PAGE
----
Here you learn to model the sprockets with the REVOLVE, EXTRUDE, FILLETEDGE, and ARRAY commands.
- [Instructor] Now that we have the sketches configured, we can begin modeling the sprockets. Right now this is on layer sprockets. So let's create a new corresponding 3D layer. I'll select this layer and make a new layer underneath and call it -Sprockets. And I will double-click here to set that as the current layer. And I will also change the color to be something a little different, let's make it blue, OK.
Now let's begin by going to the Solid tab and using the Revolve tool and revolving this cross-section, Enter, and I'd like to revolve that around the central axis so I'm going to snap to the node here and I can force that by typing N-O-D Enter, and then I can click there, and then with Ortho on let's click a point above that and press Enter to complete the revolution. Erase defining objects? No.
So we have a disc and now we need to focus on modeling the teeth. So if we measure this by typing D-I for distance, Enter, we can measure the distance from, say this mid-point to this mid-point over here or this perpendicular point rather, it turns out it's exactly two millimeters. So we need to make a tooth that's two millimeters wide.
Let's go ahead and extrude these two elements. Enter, two millimeters, Enter. Erase defining objects? I'll say Yes in this case. I don't think we need those flat profiles any longer. Now if you'll look closely, you'll see there's kind of a wedge shape here because we extruded these straight back and we're comparing that to this curved rotor. Let's move both of these teeth back from the mid-point here back to the center.
That kind of splits the difference, but we still have that problem. If you look at the sketch of the tooth here, it's supposed to be curved. And it's two millimeters wide, right, so these arcs each should have a radius of one millimeter. And therefore the tooth should only be tangent to the rotor at one point. We can do that very easily by using the Fillet Edge command. Let's set the radius to one millimeter, 1 Enter and then click on these two edges and press Enter and Enter again to accept.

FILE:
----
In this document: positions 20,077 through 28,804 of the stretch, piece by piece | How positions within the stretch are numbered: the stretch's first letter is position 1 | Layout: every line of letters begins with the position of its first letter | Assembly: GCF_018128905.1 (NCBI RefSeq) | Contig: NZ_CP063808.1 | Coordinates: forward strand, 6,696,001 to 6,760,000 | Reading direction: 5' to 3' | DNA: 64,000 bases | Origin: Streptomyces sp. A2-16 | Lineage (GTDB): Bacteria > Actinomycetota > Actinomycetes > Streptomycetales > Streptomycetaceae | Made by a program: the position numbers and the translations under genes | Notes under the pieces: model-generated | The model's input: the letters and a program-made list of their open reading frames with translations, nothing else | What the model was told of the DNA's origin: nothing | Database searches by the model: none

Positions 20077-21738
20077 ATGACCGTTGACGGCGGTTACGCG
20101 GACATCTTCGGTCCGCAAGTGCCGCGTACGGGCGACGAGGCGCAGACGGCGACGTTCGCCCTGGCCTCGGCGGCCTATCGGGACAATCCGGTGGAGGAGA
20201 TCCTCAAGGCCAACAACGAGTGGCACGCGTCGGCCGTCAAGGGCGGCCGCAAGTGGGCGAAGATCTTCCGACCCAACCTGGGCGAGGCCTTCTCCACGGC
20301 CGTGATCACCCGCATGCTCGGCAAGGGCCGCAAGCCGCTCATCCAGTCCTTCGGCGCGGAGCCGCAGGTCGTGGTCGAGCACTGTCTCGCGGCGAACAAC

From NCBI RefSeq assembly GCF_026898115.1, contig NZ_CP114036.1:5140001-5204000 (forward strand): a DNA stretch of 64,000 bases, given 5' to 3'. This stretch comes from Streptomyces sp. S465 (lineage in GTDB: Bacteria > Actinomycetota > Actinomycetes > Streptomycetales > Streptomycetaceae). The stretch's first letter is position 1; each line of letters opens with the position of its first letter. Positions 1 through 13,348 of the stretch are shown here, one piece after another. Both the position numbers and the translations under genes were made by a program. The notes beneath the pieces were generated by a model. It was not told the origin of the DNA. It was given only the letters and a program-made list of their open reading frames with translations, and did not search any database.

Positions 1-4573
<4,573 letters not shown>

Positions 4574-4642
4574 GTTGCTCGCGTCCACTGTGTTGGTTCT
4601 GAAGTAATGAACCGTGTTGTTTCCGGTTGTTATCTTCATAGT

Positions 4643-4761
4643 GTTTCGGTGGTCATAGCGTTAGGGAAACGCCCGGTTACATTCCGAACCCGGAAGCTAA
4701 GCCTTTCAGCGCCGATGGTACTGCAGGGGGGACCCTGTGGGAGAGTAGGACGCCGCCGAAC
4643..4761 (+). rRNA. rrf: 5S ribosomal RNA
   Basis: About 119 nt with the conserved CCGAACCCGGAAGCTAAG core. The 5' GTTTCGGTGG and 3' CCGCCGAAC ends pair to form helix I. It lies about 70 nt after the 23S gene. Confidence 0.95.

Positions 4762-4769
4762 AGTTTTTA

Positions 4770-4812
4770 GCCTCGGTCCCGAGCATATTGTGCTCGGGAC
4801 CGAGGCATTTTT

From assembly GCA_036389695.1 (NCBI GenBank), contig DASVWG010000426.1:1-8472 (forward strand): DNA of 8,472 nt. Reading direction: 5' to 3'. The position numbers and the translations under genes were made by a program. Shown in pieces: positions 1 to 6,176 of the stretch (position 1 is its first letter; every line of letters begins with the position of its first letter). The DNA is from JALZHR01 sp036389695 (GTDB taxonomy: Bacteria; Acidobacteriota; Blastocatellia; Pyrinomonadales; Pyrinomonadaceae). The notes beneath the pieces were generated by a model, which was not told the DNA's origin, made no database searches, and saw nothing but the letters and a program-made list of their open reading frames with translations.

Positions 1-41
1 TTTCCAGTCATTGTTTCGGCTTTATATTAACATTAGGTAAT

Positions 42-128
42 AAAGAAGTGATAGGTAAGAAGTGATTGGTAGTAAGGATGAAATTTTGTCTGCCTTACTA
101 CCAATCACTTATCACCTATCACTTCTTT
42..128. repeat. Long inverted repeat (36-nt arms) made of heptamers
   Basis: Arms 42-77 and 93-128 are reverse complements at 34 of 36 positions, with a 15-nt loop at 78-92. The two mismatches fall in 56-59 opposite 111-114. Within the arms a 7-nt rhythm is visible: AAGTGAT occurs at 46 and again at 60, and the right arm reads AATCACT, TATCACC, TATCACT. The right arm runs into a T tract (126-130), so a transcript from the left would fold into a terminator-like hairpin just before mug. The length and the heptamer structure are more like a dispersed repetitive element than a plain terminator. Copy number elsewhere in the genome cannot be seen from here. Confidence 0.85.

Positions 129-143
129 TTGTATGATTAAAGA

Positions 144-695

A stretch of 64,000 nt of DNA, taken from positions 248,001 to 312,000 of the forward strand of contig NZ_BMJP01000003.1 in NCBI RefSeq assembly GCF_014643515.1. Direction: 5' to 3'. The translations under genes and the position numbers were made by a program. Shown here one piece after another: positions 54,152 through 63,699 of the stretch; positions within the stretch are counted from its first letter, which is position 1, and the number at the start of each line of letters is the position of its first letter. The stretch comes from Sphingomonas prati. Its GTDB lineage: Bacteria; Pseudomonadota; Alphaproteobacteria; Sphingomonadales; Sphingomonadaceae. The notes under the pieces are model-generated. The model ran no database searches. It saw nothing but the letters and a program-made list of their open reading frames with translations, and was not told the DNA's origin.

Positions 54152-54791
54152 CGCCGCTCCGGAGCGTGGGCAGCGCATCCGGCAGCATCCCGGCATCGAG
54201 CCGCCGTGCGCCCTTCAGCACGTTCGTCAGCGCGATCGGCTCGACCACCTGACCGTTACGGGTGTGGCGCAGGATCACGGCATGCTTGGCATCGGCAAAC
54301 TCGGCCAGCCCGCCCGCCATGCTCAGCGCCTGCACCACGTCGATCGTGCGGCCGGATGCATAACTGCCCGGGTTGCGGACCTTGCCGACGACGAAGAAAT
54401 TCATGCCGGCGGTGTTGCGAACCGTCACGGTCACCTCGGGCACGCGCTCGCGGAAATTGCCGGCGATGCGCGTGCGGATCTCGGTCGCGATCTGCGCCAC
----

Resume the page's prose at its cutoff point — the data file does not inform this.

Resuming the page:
Let's do that again, Fillet Edge and the radius is already set so we don't have to change it again. I'll just click on these two edges and hit Enter twice. So now we have the teeth modeled correctly, however, they're not in the right place. Let's rotate them around the central axis of the rotor, but first we have to reorient the UCS. Type U-C-S, Enter, Enter. So now the blue axis is going up now rotate, R-O for rotate, Enter, select the teeth.
Select the end of the sketch here, which is at the center of the rotor. And I don't know exactly how many degrees to rotate this, so I'll use the Reference option. The reference angle will start here and go to the middle of the tooth and it's going to end at the center point here on the sketch. And that moves the teeth over exactly.
Now I need multiple teeth going all the way around. So I'll use the Array command, and array these two teeth all the way around the perimeter using a polar style array. The center point of the array is right here and we need a number of items and by default it just gives us six. Let's change that to 28 and press Tab. We have all the teeth that we need. Make sure that it says Associative so that all the teeth are connected in a single object, and then click Close Array.
Erase defining objects? Yes. So now we have an object here, which is the polar array containing all the teeth. We have another object here, which is the rotor itself. Okay let's see how this looks in the context of the rest of the drive train. I'll go to Home, Layers, Unisolate. And you can see that we've modeled this at the center line of the transmission.
So we need to move it up 48 millimeters according to this sketch. So I'll use M for move, select the teeth and the rotor and move that whole sprocket element up 48 millimeters using Ortho. And then move it again so I'll type M, Enter, P, Enter for previous, Enter, and move it forward in the red direction 500 millimeters. Let's take a look at it over here now.
So it looks like it's in the correct location.
- Establishing a layer convention and property filters
- Extracting isolines
- Trimming and extruding surfaces
- Lofting cross sections
- Sculpting watertight surfaces into solids
- Sweeping and sculpting
- Revolving boundaries to create surfaces
- Welding objects together with Fillet Edge
- Rebuilding NURBS surfaces
- Offsetting a surface